Article translated by the website Universo Racionalista and originally published on the website CMUSE
“Nature continues to shine in eternal beauty and is so happy with someone's precarious existence that the human dilemma is forgotten. One feels reduced to the level of an innocent animal. I dare to hope that you share this feeling? Does music still belong to that untouchable sphere? I believe so, as long as we are not professional musicians. ”
- a letter to the Queen of Belgium, in January 1952.
If Albert Einstein had died in 1905 after publishing his first work on relativity, he would have been only 26 years old - but he would still have completed an impressive job more than enough for a lifetime. Several of the greatest composers in music history died before the age of 30, and what they all have in common with Einstein is that they lived remarkable lives and left visible legacies behind while they were still young.
But we all know that Einstein did not stop at 30. He continued to refine his theory, to work as an educator, to assume a public role as an activist, to raise two sons and a daughter - to live the complex kind of life that we all live. And part of that invisible legacy, part of that complex life, was his love for music. It may not be important to the story, but the story has a mercenary pattern of importance. It was important to Einstein, and that is enough. Check here, some curiosities and facts of the life and career of the musician Albert Einstein.
His mother was the family musician
Pauline Koch Einstein was a consummate pianist in her own right, and taught Einstein to play the piano and violin when he was very young. Initially he showed more aptitude for the piano, but when he became a teenager he developed more interest in the violin.
He loved Mozart's violin sonatas
Over the past ten years, physicist and historian of science Brian Foster has brought new critical attention to the profound influence that Mozart's violin sonatas had on Einstein's life. Mozart's work, wrote Einstein, "was so pure that it seemed to be always present in the universe, waiting to be discovered by the master". In that respect, he saw Mozart as a kind of musical physicist - someone who seemed to find his own sound in the most cosmic essence of harmony.
He deeply admired Bach and Beethoven, but he never cared about Wagner or Debussy
In 1955, Reader's Digest's Jerome Weidman visited Albert Einstein hoping to conduct an interview and found that Einstein was curious - and completely determined to expand - his own musical tastes, playing records for him in his private study and encouraging him to sing along . If you want to check out the full interview, click here.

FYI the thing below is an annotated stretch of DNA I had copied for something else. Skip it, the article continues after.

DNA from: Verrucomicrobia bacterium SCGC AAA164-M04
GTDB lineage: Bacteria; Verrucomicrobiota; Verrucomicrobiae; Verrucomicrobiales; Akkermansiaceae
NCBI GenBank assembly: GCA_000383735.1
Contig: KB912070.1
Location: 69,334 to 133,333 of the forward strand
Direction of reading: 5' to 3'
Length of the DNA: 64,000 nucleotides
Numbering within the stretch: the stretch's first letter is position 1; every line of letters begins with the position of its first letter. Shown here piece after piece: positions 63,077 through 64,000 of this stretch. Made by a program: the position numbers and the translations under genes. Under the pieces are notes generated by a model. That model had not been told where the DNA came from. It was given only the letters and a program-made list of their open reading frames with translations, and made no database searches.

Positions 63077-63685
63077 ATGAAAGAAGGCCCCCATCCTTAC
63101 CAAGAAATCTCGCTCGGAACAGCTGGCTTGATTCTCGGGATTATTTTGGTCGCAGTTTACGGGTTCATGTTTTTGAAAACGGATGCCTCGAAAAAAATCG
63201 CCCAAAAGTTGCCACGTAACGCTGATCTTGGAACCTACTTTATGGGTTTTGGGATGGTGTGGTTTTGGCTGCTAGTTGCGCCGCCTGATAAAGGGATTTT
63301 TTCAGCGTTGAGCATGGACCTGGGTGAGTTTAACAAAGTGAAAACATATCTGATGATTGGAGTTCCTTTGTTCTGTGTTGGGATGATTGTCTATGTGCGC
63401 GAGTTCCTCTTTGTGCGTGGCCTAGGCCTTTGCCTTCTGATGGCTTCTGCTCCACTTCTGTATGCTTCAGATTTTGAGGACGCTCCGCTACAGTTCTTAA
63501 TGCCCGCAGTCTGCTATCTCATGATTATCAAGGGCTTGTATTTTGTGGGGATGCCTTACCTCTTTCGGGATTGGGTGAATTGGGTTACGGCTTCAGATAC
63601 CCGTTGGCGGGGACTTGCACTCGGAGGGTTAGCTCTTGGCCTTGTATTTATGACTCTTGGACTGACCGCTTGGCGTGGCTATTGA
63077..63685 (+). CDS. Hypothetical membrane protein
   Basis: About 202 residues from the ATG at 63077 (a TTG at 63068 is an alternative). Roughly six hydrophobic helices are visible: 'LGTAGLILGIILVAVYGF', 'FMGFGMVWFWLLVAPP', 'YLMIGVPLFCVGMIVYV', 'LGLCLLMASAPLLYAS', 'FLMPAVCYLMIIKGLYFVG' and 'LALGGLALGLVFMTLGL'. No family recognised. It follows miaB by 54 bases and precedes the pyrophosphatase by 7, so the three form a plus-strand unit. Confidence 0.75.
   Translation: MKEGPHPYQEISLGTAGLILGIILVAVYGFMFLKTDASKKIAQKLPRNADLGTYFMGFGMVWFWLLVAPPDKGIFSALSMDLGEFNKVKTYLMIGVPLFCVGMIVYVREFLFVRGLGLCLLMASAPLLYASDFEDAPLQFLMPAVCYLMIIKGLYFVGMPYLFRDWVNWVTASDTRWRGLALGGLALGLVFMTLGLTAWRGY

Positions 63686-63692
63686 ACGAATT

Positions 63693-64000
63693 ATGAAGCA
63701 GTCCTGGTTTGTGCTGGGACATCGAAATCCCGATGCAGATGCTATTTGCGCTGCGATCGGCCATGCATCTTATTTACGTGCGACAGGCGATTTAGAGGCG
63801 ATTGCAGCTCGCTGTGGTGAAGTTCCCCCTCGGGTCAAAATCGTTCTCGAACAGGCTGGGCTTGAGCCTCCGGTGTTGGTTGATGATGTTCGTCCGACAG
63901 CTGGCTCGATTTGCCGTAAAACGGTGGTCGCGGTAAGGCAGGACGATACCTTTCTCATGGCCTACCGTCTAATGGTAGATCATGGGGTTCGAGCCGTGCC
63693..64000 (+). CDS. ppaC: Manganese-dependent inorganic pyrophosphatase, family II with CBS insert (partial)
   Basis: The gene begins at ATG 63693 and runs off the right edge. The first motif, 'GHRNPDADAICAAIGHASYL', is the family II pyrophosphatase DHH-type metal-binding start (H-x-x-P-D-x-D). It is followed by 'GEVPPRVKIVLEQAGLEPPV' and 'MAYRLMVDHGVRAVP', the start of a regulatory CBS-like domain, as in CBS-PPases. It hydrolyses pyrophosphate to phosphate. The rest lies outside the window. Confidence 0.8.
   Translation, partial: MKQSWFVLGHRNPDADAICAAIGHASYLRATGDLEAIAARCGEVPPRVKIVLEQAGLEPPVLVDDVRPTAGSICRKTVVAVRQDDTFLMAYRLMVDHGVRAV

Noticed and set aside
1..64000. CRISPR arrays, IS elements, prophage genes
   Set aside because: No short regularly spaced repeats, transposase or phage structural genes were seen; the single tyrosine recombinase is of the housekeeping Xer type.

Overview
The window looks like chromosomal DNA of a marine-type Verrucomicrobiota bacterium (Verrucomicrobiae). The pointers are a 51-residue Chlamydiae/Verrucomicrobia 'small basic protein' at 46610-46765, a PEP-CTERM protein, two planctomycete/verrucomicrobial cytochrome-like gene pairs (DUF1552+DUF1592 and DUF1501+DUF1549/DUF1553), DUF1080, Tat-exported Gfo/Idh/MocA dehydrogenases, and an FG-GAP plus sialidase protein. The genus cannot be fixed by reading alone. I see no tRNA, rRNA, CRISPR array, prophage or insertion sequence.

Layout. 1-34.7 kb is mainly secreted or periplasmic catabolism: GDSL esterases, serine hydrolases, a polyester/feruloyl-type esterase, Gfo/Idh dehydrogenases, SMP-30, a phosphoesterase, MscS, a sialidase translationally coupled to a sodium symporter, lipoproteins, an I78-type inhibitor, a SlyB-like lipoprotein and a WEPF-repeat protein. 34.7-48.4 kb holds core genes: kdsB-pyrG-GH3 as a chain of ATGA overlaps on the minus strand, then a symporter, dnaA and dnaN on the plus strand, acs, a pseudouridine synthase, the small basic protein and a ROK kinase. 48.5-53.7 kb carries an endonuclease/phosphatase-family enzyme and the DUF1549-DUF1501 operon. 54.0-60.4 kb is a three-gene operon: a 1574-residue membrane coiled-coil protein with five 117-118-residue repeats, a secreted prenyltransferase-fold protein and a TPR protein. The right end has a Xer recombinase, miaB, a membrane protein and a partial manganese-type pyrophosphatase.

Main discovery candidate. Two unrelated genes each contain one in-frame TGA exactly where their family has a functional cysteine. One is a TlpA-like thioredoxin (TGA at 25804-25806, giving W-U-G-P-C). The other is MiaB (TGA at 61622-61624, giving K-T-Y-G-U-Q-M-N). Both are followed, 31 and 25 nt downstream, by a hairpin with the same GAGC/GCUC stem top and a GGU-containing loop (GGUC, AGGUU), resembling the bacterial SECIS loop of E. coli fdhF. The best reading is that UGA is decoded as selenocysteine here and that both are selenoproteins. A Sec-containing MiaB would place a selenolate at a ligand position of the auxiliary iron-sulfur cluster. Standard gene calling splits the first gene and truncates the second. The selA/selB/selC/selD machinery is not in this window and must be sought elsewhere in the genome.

"I have to say," Einstein declared in a different interview, "about Bach's works: listen, touch, love, revere - and keep your mouth shut."
But Einstein did not love all music. “I admire Wagner's inventiveness,” he admitted, “but I see his lack of architectural structure as decay. Furthermore, for me, his musical personality is indescribably offensive, so that, for the most part, I can only hear him with disgust ”. About Debussy, he wrote in a 1939 questionnaire: “I feel that Debussy is delicately colored, but shows a poverty of structure. I cannot work with great enthusiasm listening to something like that. ”
He credited his violin, nicknamed Lina, with most of the joy in his life
This is not an exaggeration. "I know that the greatest joy in my life came to me my violin," he said as an old man - with a certain amount of homesickness, because at that point he had lost the ability to play his violin with satisfaction due to decreased motor coordination in your left hand.
He often played classical music with a brainstorming technique
“As a child”, Einstein's second wife, Elsa, commented: “I fell in love with Albert because he played Mozart so beautifully on the violin. He also plays the piano. Music helps you when you think about your theories. He goes to his office, comes back, plays some chords on the piano, writes something on paper and returns to his study. ”
Although there is no known record of his performances, he enjoyed playing in public
Two years ago, an alleged audio recording of a rare performance by Albert Einstein - Mozart's Violin Sonata in Si - began to run online. In fact, the performance outside of his friend Carl Flesch. But Einstein has performed in public many times, and his efforts have generally been well received. "There are many musicians with much better technique," said Einstein's doctor, János Flesch, with candor, "but none, I believe, who has played with more sincerity, depth and feeling than Einstein."